I am not aware of any evidence being published to suggest that when you apply affects your likelihood of getting in. I'd apply as soon as your application is ready. There is no need to rush, but getting your application in sooner rather than later will mean that you can get on with your school work earlier without having UCAS hanging over your head.
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An ony mous
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(Original post by hungrysalamander)
This makes no sense. Universities don't know where else you applied to and they won't give offers based on who they think is most likely to accept their offer.
True, they won’t know where else I’ve applied and won’t make a decision on a whim. But if I submit my application on October 10th, it’s more likely that I’m applying to Oxbridge than if I apply on January 10th. Obviously the admission officers know that, and they also know that it’s silly to base a decision on the date of application, but they could still put the application on hold to make a more informed decision later when they have a better idea about the number of students picking them. Besides, if someone submits their application to top unis near October, they’ll be judged alongside slightly more competent applicants than if they submit it by the end of December, won’t they?
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harrysbar
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(Original post by An ony mous)
True, they won’t know where else I’ve applied and won’t make a decision on a whim. But if I submit my application on October 10th, it’s more likely that I’m applying to Oxbridge than if I apply on January 10th. Obviously the admission officers know that, and they also know that it’s silly to base a decision on the date of application, but they could still put the application on hold to make a more informed decision later when they have a better idea about the number of students picking them. Besides, if someone submits their application to top unis near October, they’ll be judged alongside slightly more competent applicants than if they submit it by the end of December, won’t they?
There is a compromise solution. If it will worry you to appy early, why not apply at the end of October instead? You're overthinking it though.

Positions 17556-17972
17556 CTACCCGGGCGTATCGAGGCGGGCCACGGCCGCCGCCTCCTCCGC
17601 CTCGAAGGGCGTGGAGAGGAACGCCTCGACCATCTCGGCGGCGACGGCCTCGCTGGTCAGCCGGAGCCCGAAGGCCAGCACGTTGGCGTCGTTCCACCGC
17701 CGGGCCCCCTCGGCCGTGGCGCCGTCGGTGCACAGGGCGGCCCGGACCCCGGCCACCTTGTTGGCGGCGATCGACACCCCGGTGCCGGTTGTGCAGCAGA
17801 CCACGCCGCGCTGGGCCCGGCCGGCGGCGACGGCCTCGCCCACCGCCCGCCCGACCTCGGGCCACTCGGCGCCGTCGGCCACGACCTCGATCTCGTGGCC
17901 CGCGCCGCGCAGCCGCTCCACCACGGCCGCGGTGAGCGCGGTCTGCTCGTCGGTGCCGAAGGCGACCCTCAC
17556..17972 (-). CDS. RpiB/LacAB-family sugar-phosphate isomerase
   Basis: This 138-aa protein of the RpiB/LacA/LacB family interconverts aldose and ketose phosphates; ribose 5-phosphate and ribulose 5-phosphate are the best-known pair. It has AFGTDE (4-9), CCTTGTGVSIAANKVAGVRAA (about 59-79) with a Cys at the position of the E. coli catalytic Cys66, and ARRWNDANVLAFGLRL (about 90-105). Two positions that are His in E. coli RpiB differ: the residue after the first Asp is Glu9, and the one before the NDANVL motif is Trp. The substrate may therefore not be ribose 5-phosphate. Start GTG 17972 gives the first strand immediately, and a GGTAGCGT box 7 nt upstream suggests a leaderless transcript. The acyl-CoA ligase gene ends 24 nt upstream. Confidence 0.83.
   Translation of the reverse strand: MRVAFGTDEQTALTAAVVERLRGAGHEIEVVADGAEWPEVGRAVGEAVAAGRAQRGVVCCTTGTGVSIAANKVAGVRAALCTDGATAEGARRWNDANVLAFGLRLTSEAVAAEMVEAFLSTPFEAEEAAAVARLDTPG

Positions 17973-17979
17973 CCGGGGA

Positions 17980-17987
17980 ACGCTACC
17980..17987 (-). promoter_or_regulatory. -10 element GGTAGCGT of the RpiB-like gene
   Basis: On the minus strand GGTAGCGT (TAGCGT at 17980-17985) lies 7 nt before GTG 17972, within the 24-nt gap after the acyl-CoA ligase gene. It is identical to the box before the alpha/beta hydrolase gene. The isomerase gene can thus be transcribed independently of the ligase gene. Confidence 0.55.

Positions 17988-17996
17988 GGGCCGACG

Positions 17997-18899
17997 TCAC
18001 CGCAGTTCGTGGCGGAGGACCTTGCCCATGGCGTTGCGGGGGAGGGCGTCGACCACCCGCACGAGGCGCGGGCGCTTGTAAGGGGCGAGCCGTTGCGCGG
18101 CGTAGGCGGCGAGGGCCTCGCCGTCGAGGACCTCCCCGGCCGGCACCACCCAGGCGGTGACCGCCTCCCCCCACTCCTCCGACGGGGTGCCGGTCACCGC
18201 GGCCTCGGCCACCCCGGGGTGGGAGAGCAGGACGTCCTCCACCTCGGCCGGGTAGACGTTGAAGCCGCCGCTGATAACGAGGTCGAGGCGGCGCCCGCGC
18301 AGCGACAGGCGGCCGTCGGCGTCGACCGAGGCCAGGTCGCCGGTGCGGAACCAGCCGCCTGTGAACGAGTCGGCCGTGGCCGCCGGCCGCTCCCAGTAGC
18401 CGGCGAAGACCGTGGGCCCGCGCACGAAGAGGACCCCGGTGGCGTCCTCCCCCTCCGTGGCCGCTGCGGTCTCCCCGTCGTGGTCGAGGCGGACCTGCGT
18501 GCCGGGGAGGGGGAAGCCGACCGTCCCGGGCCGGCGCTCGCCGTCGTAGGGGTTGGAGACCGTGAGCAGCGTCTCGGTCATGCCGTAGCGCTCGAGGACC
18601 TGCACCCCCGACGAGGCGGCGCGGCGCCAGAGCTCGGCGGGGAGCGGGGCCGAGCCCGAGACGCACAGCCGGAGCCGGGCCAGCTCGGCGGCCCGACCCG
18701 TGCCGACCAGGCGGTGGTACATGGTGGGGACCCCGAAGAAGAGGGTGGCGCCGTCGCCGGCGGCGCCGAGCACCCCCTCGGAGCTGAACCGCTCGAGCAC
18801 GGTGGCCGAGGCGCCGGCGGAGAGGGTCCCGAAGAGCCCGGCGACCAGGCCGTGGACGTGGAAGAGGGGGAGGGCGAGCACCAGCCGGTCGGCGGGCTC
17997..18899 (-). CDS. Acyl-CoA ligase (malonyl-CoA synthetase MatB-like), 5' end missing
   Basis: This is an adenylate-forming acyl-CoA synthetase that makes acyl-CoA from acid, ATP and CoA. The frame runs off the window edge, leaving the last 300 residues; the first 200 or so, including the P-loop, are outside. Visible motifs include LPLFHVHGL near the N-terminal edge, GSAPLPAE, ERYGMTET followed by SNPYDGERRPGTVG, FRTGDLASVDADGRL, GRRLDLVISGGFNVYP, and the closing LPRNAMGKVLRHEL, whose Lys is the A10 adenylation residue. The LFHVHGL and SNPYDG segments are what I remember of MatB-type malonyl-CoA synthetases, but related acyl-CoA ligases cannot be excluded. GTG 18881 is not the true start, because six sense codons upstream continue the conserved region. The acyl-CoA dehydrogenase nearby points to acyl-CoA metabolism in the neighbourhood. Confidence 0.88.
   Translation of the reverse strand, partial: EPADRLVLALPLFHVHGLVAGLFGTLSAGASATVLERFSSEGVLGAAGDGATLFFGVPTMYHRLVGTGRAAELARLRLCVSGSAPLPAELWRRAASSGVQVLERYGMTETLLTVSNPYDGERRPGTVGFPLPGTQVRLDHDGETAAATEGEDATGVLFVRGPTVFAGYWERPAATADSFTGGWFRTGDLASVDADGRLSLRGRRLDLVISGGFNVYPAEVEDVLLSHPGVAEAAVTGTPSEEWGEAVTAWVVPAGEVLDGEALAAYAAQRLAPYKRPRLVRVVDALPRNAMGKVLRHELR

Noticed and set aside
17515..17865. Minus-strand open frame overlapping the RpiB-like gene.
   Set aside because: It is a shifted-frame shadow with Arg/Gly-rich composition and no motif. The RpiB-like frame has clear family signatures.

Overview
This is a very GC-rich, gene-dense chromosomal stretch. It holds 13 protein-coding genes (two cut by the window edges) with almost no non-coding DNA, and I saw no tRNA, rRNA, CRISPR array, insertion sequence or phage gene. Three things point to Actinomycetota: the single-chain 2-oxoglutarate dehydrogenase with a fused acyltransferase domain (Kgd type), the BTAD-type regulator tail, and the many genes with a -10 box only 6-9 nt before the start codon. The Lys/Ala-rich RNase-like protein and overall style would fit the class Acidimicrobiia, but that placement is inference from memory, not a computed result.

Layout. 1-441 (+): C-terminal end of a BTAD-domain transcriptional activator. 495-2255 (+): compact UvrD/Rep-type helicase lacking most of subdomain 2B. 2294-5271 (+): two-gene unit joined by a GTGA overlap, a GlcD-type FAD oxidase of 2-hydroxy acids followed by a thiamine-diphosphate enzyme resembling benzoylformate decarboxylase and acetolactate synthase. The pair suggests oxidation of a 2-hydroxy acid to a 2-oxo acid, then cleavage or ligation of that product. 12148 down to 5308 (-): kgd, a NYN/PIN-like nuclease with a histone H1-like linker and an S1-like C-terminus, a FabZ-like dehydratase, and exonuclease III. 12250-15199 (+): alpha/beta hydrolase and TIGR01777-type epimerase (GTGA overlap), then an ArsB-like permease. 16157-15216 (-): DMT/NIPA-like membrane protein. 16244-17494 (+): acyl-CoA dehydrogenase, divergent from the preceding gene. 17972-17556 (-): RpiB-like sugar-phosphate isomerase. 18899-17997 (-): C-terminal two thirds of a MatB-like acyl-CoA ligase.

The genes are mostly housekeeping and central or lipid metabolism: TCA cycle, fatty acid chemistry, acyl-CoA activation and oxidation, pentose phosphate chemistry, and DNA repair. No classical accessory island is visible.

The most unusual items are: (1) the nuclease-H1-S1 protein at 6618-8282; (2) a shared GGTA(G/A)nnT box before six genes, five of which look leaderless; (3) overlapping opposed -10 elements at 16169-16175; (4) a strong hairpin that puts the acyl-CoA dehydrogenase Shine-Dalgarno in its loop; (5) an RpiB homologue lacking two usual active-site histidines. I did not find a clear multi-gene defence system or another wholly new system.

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PQ
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Oxbridge applicants can leave choices blank and add them after the deadline.

Universities are very capable of giving equal consideration to applicants. If you’re borderline and you apply early then you’ll usually be put on hold until later on when more applications have come in and a university has more idea of the quality of applications.

Some universities will wait until after the January deadline to process applications for competitive courses - although many universities aren’t anything like as selective as you seem to think. Outside medicine and health professions offer rates for even the most competitive universities are usually over 80%. If you have the right subjects for your course, a not dreadful ps and you’re within spitting distance of meeting their entry requirements then you’ll get an offer (of your choices st andrews looks like it has lower offer rates but that’s skewed by the rationing of places for Scottish students).
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An ony mous
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(Original post by PQ)
Oxbridge applicants can leave choices blank and add them after the deadline.

Universities are very capable of giving equal consideration to applicants. If you’re borderline and you apply early then you’ll usually be put on hold until later on when more applications have come in and a university has more idea of the quality of applications.